Panel in House approves curbs on gifts by PACs

March 13, 1991|By C. Fraser Smith | C. Fraser Smith,Annapolis Bureau of The Sun

ANNAPOLIS -- The erstwhile graveyard of campaign finance reform in the House of Delegates gave life yesterday to three bills designed to take lobbyists out of political fund raising.

The reform package -- which is given a strong chance of passage -- would restrict political action committee contributions for the first time in Maryland and increase personal contribution limits. It would require lobbyists to account in far more detail for virtually all of their spending -- naming the legislators they entertained and the corporate clients who paid the tabs.

The Committee on Constitutional and Administrative Law amended one of the bills to reduce the maximum political action committee contribution in a legislative race to $4,000 -- half the $8,000 suggested by House and Senate leaders.

The lower limit was set after at least 71 members of the House -- enough to pass a bill on the House floor -- signed a letter to the committee recommending it.

During the past several years, this same committee has witnessed the death of similar bills -- with House Speaker R. Clayton Mitchell Jr., D-Kent, acting as chief executioner.

Yesterday, though, the committee enthusiastically passed three bills that were co-authored by Mr. Mitchell and Senate President Thomas V. Mike Miller Jr., D-Prince George's. Sponsorship by the presiding officers plus the apparent rank-and-file support for tighter PAC limits make the bills' chances for passage this year better than ever before.

The House speaker and the Senate president -- and many individual members of the General Assembly -- say the voters are demanding assurances that the legislature is run by elected representatives -- not by the corporations and their lobbyists who do business in Annapolis.

While many members of the Assembly have said they favor the billsas a response to the "perception" that money talks too loudly in Annapolis, others say voters are profoundly troubled by the escalating cost of campaigns in Maryland -- fueled in some cases by lobbyists in search of legislative favors.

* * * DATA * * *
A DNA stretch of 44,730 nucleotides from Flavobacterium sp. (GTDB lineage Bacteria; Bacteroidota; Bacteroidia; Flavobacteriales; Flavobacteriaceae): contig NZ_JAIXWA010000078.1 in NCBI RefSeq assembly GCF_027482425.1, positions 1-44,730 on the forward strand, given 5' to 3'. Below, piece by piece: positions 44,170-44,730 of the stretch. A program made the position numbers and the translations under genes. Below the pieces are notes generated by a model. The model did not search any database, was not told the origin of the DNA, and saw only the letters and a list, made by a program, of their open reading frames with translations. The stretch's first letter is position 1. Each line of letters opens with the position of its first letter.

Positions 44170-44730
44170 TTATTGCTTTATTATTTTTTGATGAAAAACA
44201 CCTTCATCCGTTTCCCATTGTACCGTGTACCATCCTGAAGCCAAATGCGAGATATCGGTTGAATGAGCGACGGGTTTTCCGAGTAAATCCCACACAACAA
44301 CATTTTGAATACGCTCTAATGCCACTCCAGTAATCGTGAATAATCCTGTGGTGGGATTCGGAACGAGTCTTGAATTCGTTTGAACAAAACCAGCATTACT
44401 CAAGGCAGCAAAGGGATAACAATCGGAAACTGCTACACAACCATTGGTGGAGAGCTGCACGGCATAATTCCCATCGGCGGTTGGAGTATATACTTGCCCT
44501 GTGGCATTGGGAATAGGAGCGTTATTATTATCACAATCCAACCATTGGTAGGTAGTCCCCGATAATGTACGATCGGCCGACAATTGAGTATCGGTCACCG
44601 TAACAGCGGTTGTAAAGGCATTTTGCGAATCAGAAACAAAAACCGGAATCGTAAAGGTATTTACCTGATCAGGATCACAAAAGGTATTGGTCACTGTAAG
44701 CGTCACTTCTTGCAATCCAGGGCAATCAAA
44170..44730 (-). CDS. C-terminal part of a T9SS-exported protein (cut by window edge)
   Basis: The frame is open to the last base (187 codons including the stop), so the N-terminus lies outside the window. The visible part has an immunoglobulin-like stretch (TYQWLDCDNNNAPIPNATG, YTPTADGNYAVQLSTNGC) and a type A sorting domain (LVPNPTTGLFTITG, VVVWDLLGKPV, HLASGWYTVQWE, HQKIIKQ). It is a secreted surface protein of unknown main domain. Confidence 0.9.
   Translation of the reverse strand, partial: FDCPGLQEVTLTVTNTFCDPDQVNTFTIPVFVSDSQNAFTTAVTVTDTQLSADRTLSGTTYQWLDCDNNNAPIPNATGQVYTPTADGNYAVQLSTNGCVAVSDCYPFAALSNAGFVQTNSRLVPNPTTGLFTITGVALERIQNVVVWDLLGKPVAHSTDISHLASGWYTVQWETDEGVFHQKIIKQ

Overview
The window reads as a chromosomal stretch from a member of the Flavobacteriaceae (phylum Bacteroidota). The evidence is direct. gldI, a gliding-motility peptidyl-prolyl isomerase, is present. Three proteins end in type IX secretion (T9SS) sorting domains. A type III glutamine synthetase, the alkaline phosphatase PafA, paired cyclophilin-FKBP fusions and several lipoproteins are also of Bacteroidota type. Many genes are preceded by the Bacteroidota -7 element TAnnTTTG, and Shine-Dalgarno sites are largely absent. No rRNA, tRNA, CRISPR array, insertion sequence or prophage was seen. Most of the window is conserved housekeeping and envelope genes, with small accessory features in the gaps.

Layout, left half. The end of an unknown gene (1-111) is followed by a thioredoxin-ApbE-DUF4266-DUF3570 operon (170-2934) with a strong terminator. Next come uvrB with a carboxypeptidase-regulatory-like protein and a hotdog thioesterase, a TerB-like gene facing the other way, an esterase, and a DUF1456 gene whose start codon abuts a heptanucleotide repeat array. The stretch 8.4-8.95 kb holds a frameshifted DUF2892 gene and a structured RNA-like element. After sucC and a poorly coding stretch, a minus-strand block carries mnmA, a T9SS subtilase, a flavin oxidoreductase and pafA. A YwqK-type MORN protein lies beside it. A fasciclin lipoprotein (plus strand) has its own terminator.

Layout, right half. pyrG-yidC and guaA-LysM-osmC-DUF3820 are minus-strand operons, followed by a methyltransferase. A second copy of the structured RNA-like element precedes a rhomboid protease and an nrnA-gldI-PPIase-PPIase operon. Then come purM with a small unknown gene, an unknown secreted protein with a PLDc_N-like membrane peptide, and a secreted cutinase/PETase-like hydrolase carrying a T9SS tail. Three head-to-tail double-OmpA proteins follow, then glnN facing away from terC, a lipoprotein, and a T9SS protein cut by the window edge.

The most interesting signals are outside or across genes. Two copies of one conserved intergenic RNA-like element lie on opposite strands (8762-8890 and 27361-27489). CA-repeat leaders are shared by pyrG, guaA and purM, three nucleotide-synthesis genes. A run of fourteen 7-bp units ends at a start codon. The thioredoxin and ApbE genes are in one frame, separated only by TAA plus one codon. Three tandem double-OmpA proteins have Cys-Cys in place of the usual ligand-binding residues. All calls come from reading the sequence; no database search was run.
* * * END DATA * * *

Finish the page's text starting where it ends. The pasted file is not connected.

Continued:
"I congratulate the committee for its work -- particularly the chairwoman," the speaker said, referring to Delegate Anne S. Perkins, D-Baltimore.

He also congratulated Delegate John J. Bishop, R-Baltimore County, who had proposed campaign finance changes.

Mr. Bishop's bills are likely to die in favor of the speaker's, but his ideas were praised as helpful to the evolution of the measures.

Delegate Leon Billings, D-Montgomery, a new member of the committee, hailed the bills' leveling of political power between PACs and individuals.

Under current law, an individual may contribute no more than $2,000 in any four-year election cycle to a single candidate -- and no more than a total of $5,000 to all races. Because of a loophole permitting transfers of funds between committees, PACs may currently contribute without limit.

Under the bills passed by the committee yesterday, PACs could contribute no more than $4,000 to a candidate's campaign.

An individual giver could contribute up to $5,000 to a single candidate and a total of $10,000 to all candidates combined over a four-year election cycle.

The bills bar lobbyists from man aging PACs, as several lobbyists do now. Bruce C. Bereano, the top money earner among Annapolis lobbyists, controls about 10 PACs, including his personal "Bereano PAC." All of that PAC activity by Mr. Bereano -- who has declined to comment on the bills -- would be stopped if the bills passed in their current form, according to Delegate Perkins.

She said the legislature had to be careful not to breach constitutional protections as it crafted the bills. Since the U.S. Supreme Court has ruled that contributions are equivalent to speech -- and are thus protected by the First Amendment -- lobbyists' participation in contributions can only be limited when there is a "compelling state interest," the chairwoman said.

Phil Andrews, lobbyist for Maryland Common Cause, said the bills took an important step toward control of "what most people see as influence peddling here -- lavish wining and dining."

Equally important, Mr. Andrews said, the laws would reduce pressure that some lobbyists resent from legislators encouraging them to buy fund-raising tickets.

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